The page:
The afterthought Table


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Very Nice.

I'm continually amazed at how you (and others) can just whip something like this up.  A long weekend project!  It would take me a long weekend just to think the thing up, let alone do drawings.

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Thank you for sharing this! I’m impressed (definitely not surprised) and inspired. You are right, fairly simple but eloquent. The trouble with building furniture is that at some point, you just run out of space. This table will fit anywhere! As my wife will now have a reading area in our newly enlarged bedroom, a taller version will make an excellent lamp table. Perhaps I should hold off until you make yours and @JohnG‘s combo table? 

Bmac, have you ever been to any professional Woodworking schools? 

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10 hours ago, Mark J said:

I'm continually amazed at how you (and others) can just whip something like this up.  A long weekend project!  It would take me a long weekend just to think the thing up, let alone do drawings.

Well you are right, the idea took awhile to figure out. When I realized I needed a smaller table in the other thread I started playing around with some ideas. I was struggling with how to do the leg structure and attach it to the top. Thinking to use the hexagonal post started me toward this design, and it wasn't until I realized since the top was going to be thicker that I could use a decent sized dowel to hold the top to the leg column that I figured this design out. And the first table took a little longer to build. But once that was taken care of, this second table really was a long weekend project. 

8 hours ago, Coop said:

Bmac, have you ever been to any professional Woodworking schools? 

No schools, but I will say that doing some of Marc's projects with his instruction are like schools. I've also done other projects with plans and video instruction. Picking projects that get you out of your comfort zone is also helpful. The Sculptured Lecterns project was really a project I picked because it was a challenge and there were certain techniques I wanted to tackle. In the end I gave those lecterns away but retained the lessons from the making of them. To me that was the real purpose of that project.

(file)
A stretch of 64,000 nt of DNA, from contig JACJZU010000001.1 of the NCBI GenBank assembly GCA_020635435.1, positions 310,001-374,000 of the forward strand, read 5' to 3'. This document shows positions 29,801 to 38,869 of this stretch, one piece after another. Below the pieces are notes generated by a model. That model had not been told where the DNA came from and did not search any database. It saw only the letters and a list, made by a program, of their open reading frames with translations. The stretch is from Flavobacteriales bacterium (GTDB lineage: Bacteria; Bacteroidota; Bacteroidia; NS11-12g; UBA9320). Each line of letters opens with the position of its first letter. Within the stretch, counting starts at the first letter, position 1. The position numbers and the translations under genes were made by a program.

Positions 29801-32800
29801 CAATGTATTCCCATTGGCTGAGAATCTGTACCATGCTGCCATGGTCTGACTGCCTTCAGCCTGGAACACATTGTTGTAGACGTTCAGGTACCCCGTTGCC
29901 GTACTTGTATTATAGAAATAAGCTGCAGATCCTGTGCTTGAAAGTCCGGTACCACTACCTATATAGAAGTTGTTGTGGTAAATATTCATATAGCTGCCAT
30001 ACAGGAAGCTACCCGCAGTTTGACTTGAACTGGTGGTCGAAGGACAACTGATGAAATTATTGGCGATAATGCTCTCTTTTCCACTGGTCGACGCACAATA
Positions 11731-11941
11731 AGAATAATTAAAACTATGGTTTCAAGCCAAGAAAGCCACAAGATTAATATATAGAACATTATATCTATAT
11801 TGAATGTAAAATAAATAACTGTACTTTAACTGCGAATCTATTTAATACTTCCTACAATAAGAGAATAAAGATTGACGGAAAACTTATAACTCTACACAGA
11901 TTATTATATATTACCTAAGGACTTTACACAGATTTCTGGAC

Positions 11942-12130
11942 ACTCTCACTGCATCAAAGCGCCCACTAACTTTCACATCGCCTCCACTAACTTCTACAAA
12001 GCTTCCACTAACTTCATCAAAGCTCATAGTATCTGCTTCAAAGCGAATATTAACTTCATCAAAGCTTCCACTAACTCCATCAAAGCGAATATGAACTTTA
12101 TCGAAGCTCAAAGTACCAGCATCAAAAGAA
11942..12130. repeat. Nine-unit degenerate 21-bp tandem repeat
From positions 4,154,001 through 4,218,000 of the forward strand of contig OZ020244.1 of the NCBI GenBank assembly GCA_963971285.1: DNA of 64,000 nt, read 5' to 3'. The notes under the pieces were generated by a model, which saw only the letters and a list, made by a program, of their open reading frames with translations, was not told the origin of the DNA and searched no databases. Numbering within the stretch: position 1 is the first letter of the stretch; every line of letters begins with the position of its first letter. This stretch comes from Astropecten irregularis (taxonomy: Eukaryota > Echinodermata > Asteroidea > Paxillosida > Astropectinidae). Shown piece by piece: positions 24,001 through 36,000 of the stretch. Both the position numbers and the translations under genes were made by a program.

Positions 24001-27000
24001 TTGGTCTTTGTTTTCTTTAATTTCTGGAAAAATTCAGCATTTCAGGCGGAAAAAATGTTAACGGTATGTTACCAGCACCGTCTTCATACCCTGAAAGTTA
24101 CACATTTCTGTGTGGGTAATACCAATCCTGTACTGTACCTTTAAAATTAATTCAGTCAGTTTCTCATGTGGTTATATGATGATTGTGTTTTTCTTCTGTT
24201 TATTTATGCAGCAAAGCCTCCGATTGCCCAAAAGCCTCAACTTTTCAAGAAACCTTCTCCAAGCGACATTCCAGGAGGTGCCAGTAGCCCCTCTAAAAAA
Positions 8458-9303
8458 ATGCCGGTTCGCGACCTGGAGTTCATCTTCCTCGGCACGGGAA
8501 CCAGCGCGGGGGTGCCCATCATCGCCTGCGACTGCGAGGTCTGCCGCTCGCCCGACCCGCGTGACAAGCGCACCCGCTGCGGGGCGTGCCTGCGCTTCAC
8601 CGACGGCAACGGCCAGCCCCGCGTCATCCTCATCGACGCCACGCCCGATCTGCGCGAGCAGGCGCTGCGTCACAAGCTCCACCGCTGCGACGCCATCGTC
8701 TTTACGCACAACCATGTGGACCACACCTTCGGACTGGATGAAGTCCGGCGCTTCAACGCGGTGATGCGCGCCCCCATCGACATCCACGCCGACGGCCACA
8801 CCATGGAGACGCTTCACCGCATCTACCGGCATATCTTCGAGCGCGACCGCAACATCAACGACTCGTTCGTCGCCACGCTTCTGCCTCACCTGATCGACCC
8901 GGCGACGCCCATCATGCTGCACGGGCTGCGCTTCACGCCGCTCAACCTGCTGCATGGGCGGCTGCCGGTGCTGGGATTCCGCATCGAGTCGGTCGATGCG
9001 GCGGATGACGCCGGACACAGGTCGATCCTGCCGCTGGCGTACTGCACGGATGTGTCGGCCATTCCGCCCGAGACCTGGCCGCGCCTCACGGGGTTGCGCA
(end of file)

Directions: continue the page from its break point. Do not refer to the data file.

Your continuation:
My profession as a dentist helps too, I work in a 3-D world making and building things all day long. I am also a voracious reader of woodworking books. 

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@Bmac, the hexagonal “post”, you mentioned was left over from the “original table”. Is the original table the journal on the “The Story of A Log”? I re-read that journal and don’t see the post being used. 

The reason for asking is, I was wondering if the width of the “post” was proportional to the width of the table top on this Afterthought Table?

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2 hours ago, Coop said:

@Bmac, the hexagonal “post”, you mentioned was left over from the “original table”. Is the original table the journal on the “The Story of A Log”? I re-read that journal and don’t see the post being used. 

The reason for asking is, I was wondering if the width of the “post” was proportional to the width of the table top on this Afterthought Table?